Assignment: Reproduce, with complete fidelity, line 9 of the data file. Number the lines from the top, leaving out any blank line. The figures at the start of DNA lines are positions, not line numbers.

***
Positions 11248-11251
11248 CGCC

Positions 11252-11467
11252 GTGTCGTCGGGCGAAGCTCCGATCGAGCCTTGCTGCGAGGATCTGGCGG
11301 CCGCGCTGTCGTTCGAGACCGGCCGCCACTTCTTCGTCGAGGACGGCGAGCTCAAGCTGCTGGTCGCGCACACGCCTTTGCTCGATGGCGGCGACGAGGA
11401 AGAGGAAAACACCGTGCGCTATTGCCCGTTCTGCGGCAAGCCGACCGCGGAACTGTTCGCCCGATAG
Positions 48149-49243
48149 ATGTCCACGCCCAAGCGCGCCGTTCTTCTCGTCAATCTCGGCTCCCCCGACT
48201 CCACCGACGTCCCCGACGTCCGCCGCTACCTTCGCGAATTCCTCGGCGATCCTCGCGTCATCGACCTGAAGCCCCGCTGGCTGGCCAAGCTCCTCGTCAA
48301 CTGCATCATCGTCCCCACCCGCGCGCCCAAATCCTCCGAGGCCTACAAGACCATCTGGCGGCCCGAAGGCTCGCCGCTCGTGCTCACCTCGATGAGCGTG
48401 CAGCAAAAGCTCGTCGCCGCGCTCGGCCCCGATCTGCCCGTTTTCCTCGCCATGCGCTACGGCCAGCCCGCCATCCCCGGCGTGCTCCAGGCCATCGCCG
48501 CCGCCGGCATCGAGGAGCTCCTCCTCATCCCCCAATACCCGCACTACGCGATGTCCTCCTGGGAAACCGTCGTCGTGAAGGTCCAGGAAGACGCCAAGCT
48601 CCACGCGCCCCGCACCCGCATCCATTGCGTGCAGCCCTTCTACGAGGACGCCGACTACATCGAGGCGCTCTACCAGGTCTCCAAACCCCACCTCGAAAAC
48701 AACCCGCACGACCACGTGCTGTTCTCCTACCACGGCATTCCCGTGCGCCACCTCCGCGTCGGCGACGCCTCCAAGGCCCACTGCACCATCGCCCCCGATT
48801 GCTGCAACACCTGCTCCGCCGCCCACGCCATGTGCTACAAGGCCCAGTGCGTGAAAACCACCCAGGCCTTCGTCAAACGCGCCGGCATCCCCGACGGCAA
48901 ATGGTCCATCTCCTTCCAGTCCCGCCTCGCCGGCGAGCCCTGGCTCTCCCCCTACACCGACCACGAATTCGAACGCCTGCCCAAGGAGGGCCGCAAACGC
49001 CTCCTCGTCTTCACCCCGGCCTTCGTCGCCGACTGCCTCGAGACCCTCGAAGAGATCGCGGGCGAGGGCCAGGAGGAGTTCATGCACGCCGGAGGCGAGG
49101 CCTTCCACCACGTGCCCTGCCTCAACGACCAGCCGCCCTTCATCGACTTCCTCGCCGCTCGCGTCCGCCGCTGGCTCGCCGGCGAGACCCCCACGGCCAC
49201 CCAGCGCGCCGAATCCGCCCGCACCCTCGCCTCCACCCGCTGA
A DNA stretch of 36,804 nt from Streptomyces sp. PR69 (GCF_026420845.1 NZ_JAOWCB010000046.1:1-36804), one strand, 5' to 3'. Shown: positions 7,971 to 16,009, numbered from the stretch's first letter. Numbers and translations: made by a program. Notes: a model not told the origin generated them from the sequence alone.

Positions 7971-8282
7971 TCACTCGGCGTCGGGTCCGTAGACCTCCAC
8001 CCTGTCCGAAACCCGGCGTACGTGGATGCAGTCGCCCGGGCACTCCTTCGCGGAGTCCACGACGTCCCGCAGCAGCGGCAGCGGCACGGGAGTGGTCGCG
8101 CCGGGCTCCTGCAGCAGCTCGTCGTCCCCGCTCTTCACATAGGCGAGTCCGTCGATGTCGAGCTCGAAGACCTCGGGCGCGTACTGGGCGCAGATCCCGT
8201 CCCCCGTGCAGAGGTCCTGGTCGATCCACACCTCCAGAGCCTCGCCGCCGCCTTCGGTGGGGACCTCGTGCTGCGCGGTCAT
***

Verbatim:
48201 CCACCGACGTCCCCGACGTCCGCCGCTACCTTCGCGAATTCCTCGGCGATCCTCGCGTCATCGACCTGAAGCCCCGCTGGCTGGCCAAGCTCCTCGTCAA